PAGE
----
Drugs

TSA workers helped Puerto Rico-based ring smuggle $100M of cocaine, prosecutors say

House Transportation Subcommittee Chairman John Katko sounds off on the TSA ramping up random checks of airline and airport employees who are able to bypass security checkpoints.

 

Prosecutors in Puerto Rico have smashed a ring of current and former U.S. Transportation Security Administration workers that allegedly smuggled 20 tons of cocaine worth as much as $100 million into the U.S. over more than a decade.

A dozen members of the alleged ring, including TSA workers and airport employees, were indicted Feb. 8 in the District of Puerto Rico on charges of conspiracy to possess with intent to distribute cocaine, U.S. Attorney for the District of Puerto Rico Rosa Emilia Rodríguez-Vélez announced. Authorities said the federal employees used their positions as TSA baggage screeners to wave massive amounts of coke through security.

FIREFIGHTER CHARGED WITH SELLING COCAINE WHILE ON DUTY

The charges point to an insider threat, a congressional source told Fox News, saying the suspects could have smuggled explosives instead of drugs.

“These individuals were involved in a conspiracy to traffic massive quantities of illegal narcotics to the continental United States,” Rodríguez-Vélez said.

“These individuals were involved in a conspiracy to traffic massive quantities of illegal narcotics to the continental United States.”

- U.S. Attorney for Puerto Rico Rosa Emilia Rodríguez-Vélez

HUGE HAUL OF COCAINE WASHES UP ON ENGLISH BEACH

Beginning in 1998, some three years before the formation of the TSA, the suspects allegedly smuggled suitcases containing up to 15 kilograms of cocaine through the TSA security system at the Luis Muñoz Marín International Airport in San Juan, prosecutors said. As many as five “mules,” or human smugglers,  were used on each flight, with each checking in up to two suitcases, according to authorities.

During the 18-year conspiracy, the suspects sent 20 tons of cocaine into the U.S., according to prosecutors.

The development comes on the back of a House Homeland Security report last week that found gross irregularities in employee screening at major airports.

“After nearly two years of oversight efforts, the Subcommittee found that a majority of airports do not have full employee screening at secure access points,” the report stated. “These airports are unable to demonstrate the security effectiveness of their existing employee screening efforts, which consist largely of randomized screening by TSA officers or airport law enforcement personnel.”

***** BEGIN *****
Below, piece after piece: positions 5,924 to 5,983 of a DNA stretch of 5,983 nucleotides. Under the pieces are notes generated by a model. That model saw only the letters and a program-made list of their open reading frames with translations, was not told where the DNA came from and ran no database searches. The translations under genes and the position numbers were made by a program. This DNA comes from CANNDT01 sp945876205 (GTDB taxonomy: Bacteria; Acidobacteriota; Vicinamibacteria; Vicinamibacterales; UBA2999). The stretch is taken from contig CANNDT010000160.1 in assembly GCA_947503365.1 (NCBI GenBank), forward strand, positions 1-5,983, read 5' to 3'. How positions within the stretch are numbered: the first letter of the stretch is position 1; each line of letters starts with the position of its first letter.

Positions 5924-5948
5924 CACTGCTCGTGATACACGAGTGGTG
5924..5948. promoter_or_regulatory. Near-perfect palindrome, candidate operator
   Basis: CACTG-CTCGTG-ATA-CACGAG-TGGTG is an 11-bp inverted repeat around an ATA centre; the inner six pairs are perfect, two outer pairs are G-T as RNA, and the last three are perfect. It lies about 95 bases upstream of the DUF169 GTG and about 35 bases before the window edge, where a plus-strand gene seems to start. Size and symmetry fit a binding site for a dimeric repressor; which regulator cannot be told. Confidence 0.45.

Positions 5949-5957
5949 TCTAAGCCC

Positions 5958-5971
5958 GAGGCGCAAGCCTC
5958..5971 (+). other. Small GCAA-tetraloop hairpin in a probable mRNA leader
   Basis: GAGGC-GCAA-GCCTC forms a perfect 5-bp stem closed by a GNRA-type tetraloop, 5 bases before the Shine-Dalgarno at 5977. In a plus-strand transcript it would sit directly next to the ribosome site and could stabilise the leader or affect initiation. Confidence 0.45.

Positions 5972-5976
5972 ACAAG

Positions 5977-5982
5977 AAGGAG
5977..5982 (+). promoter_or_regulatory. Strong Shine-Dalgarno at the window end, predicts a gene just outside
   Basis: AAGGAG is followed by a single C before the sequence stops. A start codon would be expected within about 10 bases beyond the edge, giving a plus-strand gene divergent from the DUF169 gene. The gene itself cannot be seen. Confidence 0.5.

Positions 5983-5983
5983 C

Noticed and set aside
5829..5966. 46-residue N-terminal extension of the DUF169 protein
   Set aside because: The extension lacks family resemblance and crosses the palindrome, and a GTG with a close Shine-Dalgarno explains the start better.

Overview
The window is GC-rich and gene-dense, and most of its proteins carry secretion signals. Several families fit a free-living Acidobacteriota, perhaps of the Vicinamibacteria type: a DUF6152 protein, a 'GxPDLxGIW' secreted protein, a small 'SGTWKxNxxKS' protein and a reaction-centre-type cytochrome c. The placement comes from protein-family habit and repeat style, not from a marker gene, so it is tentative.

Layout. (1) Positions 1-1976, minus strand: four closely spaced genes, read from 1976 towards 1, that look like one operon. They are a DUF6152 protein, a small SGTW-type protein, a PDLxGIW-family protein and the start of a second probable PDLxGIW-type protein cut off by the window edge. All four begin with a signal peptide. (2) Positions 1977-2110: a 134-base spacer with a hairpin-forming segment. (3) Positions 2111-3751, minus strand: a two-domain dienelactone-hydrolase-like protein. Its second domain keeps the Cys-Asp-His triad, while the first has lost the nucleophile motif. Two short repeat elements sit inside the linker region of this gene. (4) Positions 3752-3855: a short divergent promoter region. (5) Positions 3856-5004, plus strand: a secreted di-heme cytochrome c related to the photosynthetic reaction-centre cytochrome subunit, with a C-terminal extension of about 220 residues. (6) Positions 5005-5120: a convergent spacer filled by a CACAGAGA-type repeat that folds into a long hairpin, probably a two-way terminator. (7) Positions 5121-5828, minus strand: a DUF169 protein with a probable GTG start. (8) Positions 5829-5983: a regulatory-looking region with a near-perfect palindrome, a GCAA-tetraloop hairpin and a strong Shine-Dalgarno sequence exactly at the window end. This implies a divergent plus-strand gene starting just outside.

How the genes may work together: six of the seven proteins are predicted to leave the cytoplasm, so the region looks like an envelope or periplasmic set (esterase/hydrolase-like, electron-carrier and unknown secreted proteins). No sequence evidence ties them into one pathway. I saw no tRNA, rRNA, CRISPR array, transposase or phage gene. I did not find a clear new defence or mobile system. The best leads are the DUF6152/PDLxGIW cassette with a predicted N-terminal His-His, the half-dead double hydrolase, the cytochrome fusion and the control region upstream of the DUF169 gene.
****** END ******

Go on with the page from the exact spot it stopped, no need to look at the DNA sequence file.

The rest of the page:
The defendants include six current and former TSA employees at the airport: José Cruz-López, Luis Vázquez-Acevedo, Keila Carrasquillo, Carlos Rafael Adorno-Hiraldo, Antonio Vargas-Saavedra and Daniel Cruz-Echevarría. All were security and baggage screeners for checked and carry-on luggage that was to be placed on outbound flights.

The suspects allegedly worked with co-defendants including Edwin Francisco Castro, Luis Vázquez-Acevedo and Ferdinand López, who were described as facilitators between the drug trafficking organizations and the TSA employees. Defendant Miguel Ángel Pérez-Rodríguez, who worked for the airport security company, was identified as the cocaine supplier.

The ring also included a baggage handler with Airport Aviation Services, Javier Ortiz, who allegedly picked up the cocaine-packed suitcases at the airline check-in counter and put them into the X-Ray machines monitored by the TSA suspects, who cleared them. After the suitcases had been cleared, Ortiz allegedly took them to their designated flights, making sure no police or K-9 units intervened.

Ortiz also paid the TSA employees for their roles, prosecutors said. They did not say how much.

Other suspects included an alleged mule and another person who prosecutors said helped load luggage onto planes.

“This investigation was initiated by TSA as part of its efforts to address employee misconduct and specific insider threat vulnerabilities. TSA has zero tolerance for employees engaged in criminal activity to facilitate contraband smuggling,” said José Baquero, federal security director for Puerto Rico and the U.S. Virgin Islands.

The suspects face 10 years to life in prison if convicted.

Fox News' Catherine Herridge contributed to this report.